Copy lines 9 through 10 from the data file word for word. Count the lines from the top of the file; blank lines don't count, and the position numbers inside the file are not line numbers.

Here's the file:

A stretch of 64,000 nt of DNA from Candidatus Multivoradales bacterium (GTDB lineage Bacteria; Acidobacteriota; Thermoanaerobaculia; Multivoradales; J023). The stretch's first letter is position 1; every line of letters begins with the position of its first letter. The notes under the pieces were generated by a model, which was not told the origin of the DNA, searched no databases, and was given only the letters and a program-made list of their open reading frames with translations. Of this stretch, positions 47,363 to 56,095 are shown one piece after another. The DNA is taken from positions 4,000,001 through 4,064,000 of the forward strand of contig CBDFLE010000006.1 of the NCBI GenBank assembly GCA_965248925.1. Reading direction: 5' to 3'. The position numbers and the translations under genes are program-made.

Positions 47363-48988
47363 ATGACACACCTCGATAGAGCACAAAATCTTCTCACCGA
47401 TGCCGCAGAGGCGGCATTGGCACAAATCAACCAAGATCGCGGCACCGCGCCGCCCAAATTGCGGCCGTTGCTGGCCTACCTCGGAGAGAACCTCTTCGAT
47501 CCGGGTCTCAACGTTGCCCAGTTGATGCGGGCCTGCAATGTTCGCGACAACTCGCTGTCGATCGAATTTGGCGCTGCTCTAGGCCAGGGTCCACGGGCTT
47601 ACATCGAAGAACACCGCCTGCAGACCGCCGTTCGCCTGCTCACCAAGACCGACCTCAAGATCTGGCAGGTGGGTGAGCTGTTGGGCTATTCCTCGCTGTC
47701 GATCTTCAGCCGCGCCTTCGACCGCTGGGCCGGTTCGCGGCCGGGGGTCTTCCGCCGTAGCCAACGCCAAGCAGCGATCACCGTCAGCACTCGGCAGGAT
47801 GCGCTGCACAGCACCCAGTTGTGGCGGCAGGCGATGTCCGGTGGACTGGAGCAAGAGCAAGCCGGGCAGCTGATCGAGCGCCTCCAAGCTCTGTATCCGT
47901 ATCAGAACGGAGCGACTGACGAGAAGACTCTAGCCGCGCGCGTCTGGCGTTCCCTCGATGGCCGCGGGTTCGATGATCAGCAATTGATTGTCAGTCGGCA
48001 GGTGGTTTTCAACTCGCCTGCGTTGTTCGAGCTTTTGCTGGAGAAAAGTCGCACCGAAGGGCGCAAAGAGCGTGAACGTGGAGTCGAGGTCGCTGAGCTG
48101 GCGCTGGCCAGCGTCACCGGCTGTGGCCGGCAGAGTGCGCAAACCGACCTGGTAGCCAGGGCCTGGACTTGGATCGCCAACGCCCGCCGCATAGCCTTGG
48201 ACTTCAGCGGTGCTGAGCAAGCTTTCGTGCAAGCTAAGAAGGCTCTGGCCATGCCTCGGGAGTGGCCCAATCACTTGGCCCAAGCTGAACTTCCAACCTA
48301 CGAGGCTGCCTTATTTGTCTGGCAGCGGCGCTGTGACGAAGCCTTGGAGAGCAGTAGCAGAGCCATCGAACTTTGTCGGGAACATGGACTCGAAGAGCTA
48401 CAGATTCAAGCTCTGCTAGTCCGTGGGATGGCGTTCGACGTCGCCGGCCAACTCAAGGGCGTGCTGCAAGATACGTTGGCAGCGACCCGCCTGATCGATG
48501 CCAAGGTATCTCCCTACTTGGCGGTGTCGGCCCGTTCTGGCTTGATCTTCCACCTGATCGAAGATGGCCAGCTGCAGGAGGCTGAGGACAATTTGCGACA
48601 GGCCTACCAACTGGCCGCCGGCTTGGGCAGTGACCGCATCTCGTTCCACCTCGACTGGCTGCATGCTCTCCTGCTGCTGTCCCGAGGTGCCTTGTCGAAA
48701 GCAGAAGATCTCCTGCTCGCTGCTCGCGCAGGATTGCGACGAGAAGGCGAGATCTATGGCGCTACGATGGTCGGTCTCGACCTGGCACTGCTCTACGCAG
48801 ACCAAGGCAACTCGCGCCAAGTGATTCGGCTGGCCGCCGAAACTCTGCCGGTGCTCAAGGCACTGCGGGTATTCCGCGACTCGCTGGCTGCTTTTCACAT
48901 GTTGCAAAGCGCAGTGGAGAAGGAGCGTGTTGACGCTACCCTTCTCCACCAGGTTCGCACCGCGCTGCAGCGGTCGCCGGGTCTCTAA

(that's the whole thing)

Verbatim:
47901 ATCAGAACGGAGCGACTGACGAGAAGACTCTAGCCGCGCGCGTCTGGCGTTCCCTCGATGGCCGCGGGTTCGATGATCAGCAATTGATTGTCAGTCGGCA
48001 GGTGGTTTTCAACTCGCCTGCGTTGTTCGAGCTTTTGCTGGAGAAAAGTCGCACCGAAGGGCGCAAAGAGCGTGAACGTGGAGTCGAGGTCGCTGAGCTG